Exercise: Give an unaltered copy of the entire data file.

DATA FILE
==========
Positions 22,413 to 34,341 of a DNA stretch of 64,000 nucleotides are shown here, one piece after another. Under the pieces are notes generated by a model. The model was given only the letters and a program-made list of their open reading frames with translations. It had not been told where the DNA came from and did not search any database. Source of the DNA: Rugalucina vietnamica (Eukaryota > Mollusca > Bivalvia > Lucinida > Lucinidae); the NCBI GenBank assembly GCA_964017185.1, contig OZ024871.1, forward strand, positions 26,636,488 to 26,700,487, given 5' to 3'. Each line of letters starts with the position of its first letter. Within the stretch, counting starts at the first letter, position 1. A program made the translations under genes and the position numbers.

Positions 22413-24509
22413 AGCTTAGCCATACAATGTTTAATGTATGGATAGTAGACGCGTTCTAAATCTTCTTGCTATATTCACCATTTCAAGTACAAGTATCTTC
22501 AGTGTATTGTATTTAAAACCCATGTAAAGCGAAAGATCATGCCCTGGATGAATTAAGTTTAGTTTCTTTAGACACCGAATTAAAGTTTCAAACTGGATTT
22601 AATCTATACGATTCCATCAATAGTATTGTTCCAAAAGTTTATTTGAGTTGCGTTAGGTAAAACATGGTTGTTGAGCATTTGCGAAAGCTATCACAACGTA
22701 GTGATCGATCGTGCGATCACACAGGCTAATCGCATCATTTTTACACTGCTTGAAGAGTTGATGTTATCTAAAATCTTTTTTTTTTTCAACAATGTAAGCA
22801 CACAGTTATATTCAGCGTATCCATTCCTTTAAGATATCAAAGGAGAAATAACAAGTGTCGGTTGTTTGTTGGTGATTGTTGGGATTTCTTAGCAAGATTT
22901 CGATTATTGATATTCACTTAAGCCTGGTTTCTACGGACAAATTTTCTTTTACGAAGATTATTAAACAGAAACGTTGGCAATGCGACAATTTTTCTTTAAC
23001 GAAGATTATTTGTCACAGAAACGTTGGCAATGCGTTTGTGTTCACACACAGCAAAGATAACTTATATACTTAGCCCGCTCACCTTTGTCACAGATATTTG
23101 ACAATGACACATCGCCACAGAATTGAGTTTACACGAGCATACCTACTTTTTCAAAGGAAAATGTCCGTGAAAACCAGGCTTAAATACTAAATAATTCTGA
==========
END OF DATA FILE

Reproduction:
Positions 22,413 to 34,341 of a DNA stretch of 64,000 nucleotides are shown here, one piece after another. Under the pieces are notes generated by a model. The model was given only the letters and a program-made list of their open reading frames with translations. It had not been told where the DNA came from and did not search any database. Source of the DNA: Rugalucina vietnamica (Eukaryota > Mollusca > Bivalvia > Lucinida > Lucinidae); the NCBI GenBank assembly GCA_964017185.1, contig OZ024871.1, forward strand, positions 26,636,488 to 26,700,487, given 5' to 3'. Each line of letters starts with the position of its first letter. Within the stretch, counting starts at the first letter, position 1. A program made the translations under genes and the position numbers.

Positions 22413-24509
22413 AGCTTAGCCATACAATGTTTAATGTATGGATAGTAGACGCGTTCTAAATCTTCTTGCTATATTCACCATTTCAAGTACAAGTATCTTC
22501 AGTGTATTGTATTTAAAACCCATGTAAAGCGAAAGATCATGCCCTGGATGAATTAAGTTTAGTTTCTTTAGACACCGAATTAAAGTTTCAAACTGGATTT
22601 AATCTATACGATTCCATCAATAGTATTGTTCCAAAAGTTTATTTGAGTTGCGTTAGGTAAAACATGGTTGTTGAGCATTTGCGAAAGCTATCACAACGTA
22701 GTGATCGATCGTGCGATCACACAGGCTAATCGCATCATTTTTACACTGCTTGAAGAGTTGATGTTATCTAAAATCTTTTTTTTTTTCAACAATGTAAGCA
22801 CACAGTTATATTCAGCGTATCCATTCCTTTAAGATATCAAAGGAGAAATAACAAGTGTCGGTTGTTTGTTGGTGATTGTTGGGATTTCTTAGCAAGATTT
22901 CGATTATTGATATTCACTTAAGCCTGGTTTCTACGGACAAATTTTCTTTTACGAAGATTATTAAACAGAAACGTTGGCAATGCGACAATTTTTCTTTAAC
23001 GAAGATTATTTGTCACAGAAACGTTGGCAATGCGTTTGTGTTCACACACAGCAAAGATAACTTATATACTTAGCCCGCTCACCTTTGTCACAGATATTTG
23101 ACAATGACACATCGCCACAGAATTGAGTTTACACGAGCATACCTACTTTTTCAAAGGAAAATGTCCGTGAAAACCAGGCTTAAATACTAAATAATTCTGA